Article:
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Under the new dental contractual arrangements, introduced on 1 April 2006, patients do not have to be registered with an NHS dentist to receive NHS care. The closest equivalent measure to registration is the number of patients receiving NHS dental services (patients seen) over a 24-month period.
Information on the number of patients seen in the previous 24 months in England is available in table Dl annex 3 of the NHS Dental Statistics, Quarter 3: 31 December 2008 report. Information is provided by adults and children and is available at quarterly intervals, from 31 March 2006 to 31 December 2008. This data are also provided at PCT and SHA level.
All 10 SHAs have set themselves the aim of providing access to NHS dentistry for all who seek it by March 2011 at the latest. We are supporting PCTs to meet this aim with extra resourcesan 11 per cent. uplift in our dental funding allocations for 2008-09, and a further 8.5 per cent. uplift in total funds for 2009-10, which takes the total available for dental allocations to £2,257 million (net of patient charge income).
We have also set up an expanded national dental access programme, headed by Dr. Mike Warburton an experienced clinician and manager, to support managers and clinicians to rapidly expand services where needed.
NHS dental service in England: An independent review led by Professor Jimmy Steele, published on 22 June 2009 recommends a series of further actions to support access and quality. Piloting of the recommendations will begin from this autumn. This report has been placed in the Library and is also available at:
Gillian Merron: The usual practice of the Departments National Institute for Health Research and of the Medical Research Council (MRC) is not to ring-fence funds for expenditure on particular topics. Research proposals in all areas compete for the funding available. Both organisations welcome applications for support into any aspect of human health and these are subject to peer review and judged in open competition, with awards being made on the basis of the scientific quality of the proposals submitted.
The researchers who lead the MDEX Consortium have received funding from the Department and the MRC. They are aware of the public funding routes open to them and how to apply for support for any proposals they have for further research.
Lynne Featherstone: To ask the Secretary of State for Health what guidance his Department has issued to primary health care providers on testing of people who think they may have been exposed to the swine influenza virus in cases where an outbreak of the disease has been confirmed; and if he will make a statement. 
Gillian Merron: The Health Protection Agency (HPA) has published swine flu guidance for health care professionals on its website. This guidance is regularly updated. A copy of the most recent advice has been placed in the Library.
The HPA has also provided general practitioners (GPs) with algorithms for identifying suspected cases of swine flu in their patients. A copy of the algorithm has also been placed in the Library. If a GP suspects a patient has swine flu, they can notify their regional flu response centre, who will provide a swab kit so that a sample can be sent to a regional laboratory for confirmation.
Grant Shapps: To ask the Secretary of State for Communities and Local Government what funding has been allocated to the Delivering Better Skills for Better Places programme in each of the next two years; and if he will make a statement. 
Mr. Ian Austin: The Delivering Better Skills for Better Places action plan was launched by the Housing Minister, John Healey, at the Chartered Institute of Housing Conference on 16 June. The HCA (Homes and Communities Agency) Academy has led this work, with participation and support from over 20 different organisations across the sustainable communities sector. These bodies represent professions integral to successful place-making: regeneration, housing, planning, construction, economic development, architecture, urban design, landscape architecture, local government, property, surveying, civil engineering and sustainability. The action plan will build on many of the successful projects and national, regional and local initiatives already under way by some of the partner organisations. It aims to ensure alignment between these initiatives and available resources to deliver the objectives of the action plan. Each partner has been working towards similar ambitions and Delivering Better Skills for Better Places combines these energies. Such a co-ordinated approach (for example to recruitment and retention across the sector) has been designed to achieve better outcomes.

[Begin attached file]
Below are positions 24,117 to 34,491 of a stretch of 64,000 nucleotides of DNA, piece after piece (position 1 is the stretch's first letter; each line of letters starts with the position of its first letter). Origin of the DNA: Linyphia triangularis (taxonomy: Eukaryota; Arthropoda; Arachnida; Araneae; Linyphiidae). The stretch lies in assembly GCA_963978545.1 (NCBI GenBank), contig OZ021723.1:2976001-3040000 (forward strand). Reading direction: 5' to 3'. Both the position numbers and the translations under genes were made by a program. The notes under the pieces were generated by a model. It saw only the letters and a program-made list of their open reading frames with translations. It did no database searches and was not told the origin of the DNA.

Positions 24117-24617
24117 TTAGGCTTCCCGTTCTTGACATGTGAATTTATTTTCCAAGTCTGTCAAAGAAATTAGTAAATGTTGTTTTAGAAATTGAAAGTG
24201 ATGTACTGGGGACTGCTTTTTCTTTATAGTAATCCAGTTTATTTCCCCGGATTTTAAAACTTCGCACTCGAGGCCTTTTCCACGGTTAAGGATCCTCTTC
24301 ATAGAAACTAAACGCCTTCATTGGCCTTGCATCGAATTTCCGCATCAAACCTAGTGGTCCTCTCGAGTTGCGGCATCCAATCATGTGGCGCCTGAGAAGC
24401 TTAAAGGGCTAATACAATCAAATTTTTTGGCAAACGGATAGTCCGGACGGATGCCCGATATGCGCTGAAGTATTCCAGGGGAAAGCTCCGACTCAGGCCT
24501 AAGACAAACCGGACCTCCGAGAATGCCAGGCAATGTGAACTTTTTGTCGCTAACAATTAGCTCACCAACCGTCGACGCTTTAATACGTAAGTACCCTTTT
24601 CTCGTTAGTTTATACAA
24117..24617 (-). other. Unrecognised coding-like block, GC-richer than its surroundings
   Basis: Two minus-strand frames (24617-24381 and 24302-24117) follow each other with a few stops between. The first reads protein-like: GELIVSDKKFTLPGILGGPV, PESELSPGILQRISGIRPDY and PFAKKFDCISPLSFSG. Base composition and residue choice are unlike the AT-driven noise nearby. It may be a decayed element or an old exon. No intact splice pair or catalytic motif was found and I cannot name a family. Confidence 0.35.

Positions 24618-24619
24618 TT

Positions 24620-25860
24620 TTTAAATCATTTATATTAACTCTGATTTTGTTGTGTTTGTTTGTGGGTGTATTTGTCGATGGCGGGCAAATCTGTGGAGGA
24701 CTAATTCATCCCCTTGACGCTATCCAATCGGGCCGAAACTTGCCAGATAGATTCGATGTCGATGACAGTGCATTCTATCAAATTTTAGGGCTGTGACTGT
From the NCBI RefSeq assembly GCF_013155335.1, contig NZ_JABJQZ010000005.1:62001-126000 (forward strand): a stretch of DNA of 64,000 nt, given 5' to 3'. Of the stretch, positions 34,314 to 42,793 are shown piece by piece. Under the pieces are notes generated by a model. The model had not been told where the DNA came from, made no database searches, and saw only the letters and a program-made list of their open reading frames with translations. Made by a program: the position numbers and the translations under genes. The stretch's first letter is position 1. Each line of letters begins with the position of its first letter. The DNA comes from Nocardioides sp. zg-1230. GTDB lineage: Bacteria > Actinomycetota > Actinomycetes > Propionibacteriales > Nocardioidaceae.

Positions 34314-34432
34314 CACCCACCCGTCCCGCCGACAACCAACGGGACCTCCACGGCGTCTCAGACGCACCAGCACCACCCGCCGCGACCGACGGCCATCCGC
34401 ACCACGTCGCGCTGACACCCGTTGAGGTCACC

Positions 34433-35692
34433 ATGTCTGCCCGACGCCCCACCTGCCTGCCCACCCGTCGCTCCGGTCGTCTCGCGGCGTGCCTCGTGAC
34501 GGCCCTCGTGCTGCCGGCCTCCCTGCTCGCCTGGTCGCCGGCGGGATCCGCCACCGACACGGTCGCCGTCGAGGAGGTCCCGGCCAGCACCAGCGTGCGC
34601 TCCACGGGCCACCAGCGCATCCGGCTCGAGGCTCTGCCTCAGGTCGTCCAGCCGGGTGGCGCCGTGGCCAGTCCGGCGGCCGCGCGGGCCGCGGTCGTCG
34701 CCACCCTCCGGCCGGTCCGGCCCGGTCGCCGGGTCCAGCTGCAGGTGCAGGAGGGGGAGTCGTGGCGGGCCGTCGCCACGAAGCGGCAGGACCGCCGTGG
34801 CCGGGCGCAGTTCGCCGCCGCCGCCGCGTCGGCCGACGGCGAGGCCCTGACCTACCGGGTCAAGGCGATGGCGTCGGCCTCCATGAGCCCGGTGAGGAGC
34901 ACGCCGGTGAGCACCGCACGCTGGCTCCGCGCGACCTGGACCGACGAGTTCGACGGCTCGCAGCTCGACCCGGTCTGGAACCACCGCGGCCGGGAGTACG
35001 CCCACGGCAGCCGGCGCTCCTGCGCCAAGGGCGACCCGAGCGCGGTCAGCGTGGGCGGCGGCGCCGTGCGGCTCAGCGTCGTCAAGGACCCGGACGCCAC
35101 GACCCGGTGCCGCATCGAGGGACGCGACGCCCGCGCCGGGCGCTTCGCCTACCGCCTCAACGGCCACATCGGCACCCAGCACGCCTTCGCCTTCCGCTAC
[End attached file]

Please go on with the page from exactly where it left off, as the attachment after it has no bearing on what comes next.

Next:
Attract new entrants and retain existing people in the core professions.
Develop generic skills in areas like tow carbon, climate change, empowerment, community cohesion, risk sharing, negotiation, process re-modelling, place leadership and partnership working.
Ensure technical and specialist skills like planning, urban design and skills for changing economic markets are updated in line with new processes, standards, legislation and economic conditions.
The HCA Academy has allocated £240,000 in each of the next two years to take forward this programme. This allocation will fund detailed research to give an up-to-date and comprehensive picture of employment flows in and out of the sector, and to measure skills gaps so that future actions can be better planned. Other areas of work that will be covered by this funding include development and delivery of training programmes in generic skills (eg cohesion; addressing the downturn) and opening up career progression and entry routes across the professions. Full details of the action plan are available on the HCA Academy website at
Grant Shapps: To ask the Secretary of State for Communities and Local Government what estimate he has made of the amount of Housing Revenue Account Subsidy to be paid to each local authority in (a) 2010-11 and (b) 2011-12. 
Grant Shapps: To ask the Secretary of State for Communities and Local Government how much funding from the National Affordable Housing Programme was allocated to each region in each of the last 12 quarters. 
Mr. Ian Austin: The Homes and Communities Agency and formerly the Housing Corporation publish the regional allocation statements on their websites. These provide information on allocations made by region and by quarter for the 2008-09 Affordable Housing Programme.